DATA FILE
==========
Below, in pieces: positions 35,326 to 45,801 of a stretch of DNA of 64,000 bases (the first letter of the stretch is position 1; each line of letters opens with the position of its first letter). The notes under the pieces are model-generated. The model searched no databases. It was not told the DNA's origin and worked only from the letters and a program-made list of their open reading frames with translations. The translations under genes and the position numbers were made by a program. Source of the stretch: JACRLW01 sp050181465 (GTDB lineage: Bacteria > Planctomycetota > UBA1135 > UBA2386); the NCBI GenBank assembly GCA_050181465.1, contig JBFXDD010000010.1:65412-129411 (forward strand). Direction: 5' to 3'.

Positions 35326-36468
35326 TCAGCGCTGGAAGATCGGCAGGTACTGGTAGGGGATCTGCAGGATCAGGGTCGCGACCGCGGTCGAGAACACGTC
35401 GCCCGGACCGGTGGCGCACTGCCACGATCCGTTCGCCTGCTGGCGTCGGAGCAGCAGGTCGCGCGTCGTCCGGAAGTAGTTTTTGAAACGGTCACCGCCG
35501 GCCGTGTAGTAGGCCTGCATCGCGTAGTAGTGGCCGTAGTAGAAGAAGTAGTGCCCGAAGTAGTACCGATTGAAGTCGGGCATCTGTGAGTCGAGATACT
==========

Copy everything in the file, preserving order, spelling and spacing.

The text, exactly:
Below, in pieces: positions 35,326 to 45,801 of a stretch of DNA of 64,000 bases (the first letter of the stretch is position 1; each line of letters opens with the position of its first letter). The notes under the pieces are model-generated. The model searched no databases. It was not told the DNA's origin and worked only from the letters and a program-made list of their open reading frames with translations. The translations under genes and the position numbers were made by a program. Source of the stretch: JACRLW01 sp050181465 (GTDB lineage: Bacteria > Planctomycetota > UBA1135 > UBA2386); the NCBI GenBank assembly GCA_050181465.1, contig JBFXDD010000010.1:65412-129411 (forward strand). Direction: 5' to 3'.

Positions 35326-36468
35326 TCAGCGCTGGAAGATCGGCAGGTACTGGTAGGGGATCTGCAGGATCAGGGTCGCGACCGCGGTCGAGAACACGTC
35401 GCCCGGACCGGTGGCGCACTGCCACGATCCGTTCGCCTGCTGGCGTCGGAGCAGCAGGTCGCGCGTCGTCCGGAAGTAGTTTTTGAAACGGTCACCGCCG
35501 GCCGTGTAGTAGGCCTGCATCGCGTAGTAGTGGCCGTAGTAGAAGAAGTAGTGCCCGAAGTAGTACCGATTGAAGTCGGGCATCTGTGAGTCGAGATACT